The camp meeting is a North American contribution to church history. Begun as frontier wilderness evangelistic meetings, they were not the original invention of the Methodists, who were among the leaders in the "holiness" movement. However, they fit so well with the Wesleyan message and itinerant methods of ministry that holiness groups came to play a prominent role in the camp meeting phenomena across America. Attempts to introduce camp meetings to the settled church life in Europe had only short-lived and modest success, though they did lead to the establishment of the Primitive Methodist denomination in England. They had greater success in the countries outside Europe and North America where Wesleyan groups established missionary work.
The rise of holiness denominations in the last half of the 19th century was significantly tied to the camp meeting tradition. It was felt that the older Methodist churches were neglecting John Wesley's doctrine of entire sanctification. Holiness advocates in the Methodist churches joined hands with the newer Wesleyan denominations to make the camp meetings the major platform for holiness teaching. Thus, the National Camp-Meeting Association for the Promotion of Holiness, the parent body of what became the Christian Holiness Association, was born in 1867. The number of camp meetings held annually in North America has reached ca. 1,000 in the late 1980s, indicating the continuing strength of the movement.
Holiness camp meetings became a part of the two Anabaptist-Mennonite churches which espoused Wesleyan views in regard to the doctrine of sanctification: the Evangelical Missionary Church (one branch of which was formerly called the Mennonite Brethren in Christ) and the Brethren in Christ Church.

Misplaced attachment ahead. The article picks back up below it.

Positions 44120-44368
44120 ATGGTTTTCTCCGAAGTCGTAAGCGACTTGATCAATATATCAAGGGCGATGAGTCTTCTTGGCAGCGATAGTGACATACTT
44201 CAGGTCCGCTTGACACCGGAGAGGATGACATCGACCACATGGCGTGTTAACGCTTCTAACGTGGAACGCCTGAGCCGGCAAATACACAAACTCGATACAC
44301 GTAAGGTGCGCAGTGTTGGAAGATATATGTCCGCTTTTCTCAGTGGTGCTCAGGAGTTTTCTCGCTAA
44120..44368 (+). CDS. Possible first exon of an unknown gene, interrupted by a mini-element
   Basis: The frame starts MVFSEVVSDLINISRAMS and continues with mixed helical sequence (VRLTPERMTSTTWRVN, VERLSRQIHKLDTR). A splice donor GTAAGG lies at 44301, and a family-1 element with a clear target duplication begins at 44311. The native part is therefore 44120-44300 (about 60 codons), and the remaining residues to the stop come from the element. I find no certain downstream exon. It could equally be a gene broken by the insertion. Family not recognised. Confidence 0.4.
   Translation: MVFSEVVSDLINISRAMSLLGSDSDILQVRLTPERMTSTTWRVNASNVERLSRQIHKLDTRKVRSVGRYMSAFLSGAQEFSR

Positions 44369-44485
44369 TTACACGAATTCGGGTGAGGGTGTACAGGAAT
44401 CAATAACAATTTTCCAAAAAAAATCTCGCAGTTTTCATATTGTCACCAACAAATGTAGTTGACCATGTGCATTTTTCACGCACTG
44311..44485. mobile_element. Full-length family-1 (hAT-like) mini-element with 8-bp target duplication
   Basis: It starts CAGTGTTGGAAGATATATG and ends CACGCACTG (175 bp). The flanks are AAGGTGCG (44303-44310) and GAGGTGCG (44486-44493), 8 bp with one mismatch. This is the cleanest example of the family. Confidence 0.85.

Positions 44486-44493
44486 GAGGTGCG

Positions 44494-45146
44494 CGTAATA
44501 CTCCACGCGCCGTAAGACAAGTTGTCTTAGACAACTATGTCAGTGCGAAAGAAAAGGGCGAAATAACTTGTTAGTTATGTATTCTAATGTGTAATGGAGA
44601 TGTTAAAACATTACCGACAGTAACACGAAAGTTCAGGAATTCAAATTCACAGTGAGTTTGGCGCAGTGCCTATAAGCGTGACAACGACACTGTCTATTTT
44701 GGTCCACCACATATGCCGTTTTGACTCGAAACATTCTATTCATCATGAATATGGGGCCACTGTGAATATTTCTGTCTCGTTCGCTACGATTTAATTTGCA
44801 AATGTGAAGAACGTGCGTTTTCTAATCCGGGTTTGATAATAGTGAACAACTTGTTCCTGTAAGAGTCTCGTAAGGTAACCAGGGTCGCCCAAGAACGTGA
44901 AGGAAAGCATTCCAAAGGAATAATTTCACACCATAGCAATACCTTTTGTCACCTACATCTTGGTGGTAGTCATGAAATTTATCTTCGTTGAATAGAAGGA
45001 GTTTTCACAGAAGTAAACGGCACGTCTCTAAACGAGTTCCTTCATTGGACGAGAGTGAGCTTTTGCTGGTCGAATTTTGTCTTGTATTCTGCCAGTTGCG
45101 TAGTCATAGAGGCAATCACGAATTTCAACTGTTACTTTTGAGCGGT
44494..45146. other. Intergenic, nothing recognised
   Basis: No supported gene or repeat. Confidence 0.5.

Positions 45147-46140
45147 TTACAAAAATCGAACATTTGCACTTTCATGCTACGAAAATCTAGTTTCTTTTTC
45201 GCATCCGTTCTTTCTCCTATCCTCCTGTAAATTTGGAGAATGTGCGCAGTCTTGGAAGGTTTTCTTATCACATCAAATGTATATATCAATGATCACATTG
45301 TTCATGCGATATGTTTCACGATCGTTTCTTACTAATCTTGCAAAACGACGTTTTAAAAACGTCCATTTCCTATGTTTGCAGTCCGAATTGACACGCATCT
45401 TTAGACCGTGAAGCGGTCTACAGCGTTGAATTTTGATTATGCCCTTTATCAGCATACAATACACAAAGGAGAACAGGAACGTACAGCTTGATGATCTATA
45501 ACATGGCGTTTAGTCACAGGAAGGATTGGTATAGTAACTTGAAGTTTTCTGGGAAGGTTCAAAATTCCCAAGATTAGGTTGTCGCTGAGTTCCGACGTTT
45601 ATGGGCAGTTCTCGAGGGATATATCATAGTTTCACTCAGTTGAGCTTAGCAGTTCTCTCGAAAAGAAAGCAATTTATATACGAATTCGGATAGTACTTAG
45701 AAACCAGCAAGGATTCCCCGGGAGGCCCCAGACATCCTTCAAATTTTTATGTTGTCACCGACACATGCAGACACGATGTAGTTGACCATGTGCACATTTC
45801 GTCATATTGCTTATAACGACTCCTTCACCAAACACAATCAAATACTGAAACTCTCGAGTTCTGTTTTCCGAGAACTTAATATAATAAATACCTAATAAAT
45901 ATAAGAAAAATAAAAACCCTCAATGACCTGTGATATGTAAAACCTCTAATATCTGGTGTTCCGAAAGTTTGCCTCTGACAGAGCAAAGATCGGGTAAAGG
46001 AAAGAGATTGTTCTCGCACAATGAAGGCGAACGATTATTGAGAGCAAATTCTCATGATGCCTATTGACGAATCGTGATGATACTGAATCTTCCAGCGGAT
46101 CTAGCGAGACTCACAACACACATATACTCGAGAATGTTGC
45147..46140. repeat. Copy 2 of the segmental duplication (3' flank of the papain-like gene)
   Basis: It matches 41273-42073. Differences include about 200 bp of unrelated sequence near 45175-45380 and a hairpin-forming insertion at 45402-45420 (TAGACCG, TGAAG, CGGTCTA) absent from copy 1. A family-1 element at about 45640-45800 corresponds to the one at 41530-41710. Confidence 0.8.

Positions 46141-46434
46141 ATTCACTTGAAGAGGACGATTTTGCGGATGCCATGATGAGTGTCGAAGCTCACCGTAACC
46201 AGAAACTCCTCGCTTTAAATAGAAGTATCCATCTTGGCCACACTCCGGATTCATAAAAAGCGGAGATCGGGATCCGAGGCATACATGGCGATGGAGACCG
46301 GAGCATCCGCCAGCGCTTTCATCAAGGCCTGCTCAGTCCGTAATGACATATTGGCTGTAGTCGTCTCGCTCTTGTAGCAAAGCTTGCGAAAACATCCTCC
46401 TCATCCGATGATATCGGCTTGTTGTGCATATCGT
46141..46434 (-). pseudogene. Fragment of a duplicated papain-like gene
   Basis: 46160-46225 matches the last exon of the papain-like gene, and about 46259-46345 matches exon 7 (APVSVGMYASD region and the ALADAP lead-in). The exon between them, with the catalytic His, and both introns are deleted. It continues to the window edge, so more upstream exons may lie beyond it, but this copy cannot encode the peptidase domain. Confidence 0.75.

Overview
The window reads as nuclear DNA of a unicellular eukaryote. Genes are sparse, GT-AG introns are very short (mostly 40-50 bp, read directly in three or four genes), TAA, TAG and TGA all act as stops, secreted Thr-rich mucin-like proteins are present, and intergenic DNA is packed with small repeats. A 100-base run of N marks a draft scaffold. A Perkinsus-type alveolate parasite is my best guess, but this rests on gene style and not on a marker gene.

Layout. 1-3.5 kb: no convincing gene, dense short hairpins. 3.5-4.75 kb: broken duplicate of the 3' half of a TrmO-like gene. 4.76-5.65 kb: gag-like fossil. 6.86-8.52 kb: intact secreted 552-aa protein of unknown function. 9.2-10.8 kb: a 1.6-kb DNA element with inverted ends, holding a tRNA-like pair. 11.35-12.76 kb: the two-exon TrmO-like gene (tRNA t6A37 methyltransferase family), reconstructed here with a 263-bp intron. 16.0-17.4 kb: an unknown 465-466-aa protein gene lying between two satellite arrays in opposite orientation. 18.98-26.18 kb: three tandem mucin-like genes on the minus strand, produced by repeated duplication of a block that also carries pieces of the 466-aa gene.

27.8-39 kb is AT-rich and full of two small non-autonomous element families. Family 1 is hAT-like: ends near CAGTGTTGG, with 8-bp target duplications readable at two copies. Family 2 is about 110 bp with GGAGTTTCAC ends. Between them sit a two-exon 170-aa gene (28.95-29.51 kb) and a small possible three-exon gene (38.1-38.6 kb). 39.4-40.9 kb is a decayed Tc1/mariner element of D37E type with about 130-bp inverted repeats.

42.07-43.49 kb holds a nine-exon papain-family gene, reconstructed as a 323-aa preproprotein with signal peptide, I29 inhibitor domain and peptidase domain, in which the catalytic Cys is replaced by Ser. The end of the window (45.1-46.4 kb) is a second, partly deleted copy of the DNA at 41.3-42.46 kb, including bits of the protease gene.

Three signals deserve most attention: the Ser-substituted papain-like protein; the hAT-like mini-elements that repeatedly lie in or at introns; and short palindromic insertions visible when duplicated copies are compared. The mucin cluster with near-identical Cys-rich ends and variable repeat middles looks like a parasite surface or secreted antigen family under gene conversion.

Less than a decade after several Mennonite groups came together to form the Mennonite Brethren in Christ Church, the first camp meeting was held in 1880 at Fetter's Grove near Wakarusa, IN. Within a matter of a few years, meetings were being held in all districts of the church. In time property was purchased and permanent camps established. In 1986 Missionary Church camp meetings were located in James River, AB; Fetters Grove, IN; Ludlow Falls, Ohio; Stayner and Kitchener, ON; Brown City and Mancelona MI; Weeping Water, NE; and Mountain View, WA.
The Brethren in Christ Church did not hold its first camp meeting until 1936 at Roxbury, PA. It was an outgrowth of evangelistic meetings held annually at Roxbury from 1933 onward by area Brethren congregations. When it became apparent that the ten-day camp meeting for the promotion of holiness had become an annual event, land was purchased in 1941 and buildings constructed to assure the permanence of the camp and enhance its ministry. It holds the distinction of being not only the first, but also the largest of the Brethren in Christ camp meetings.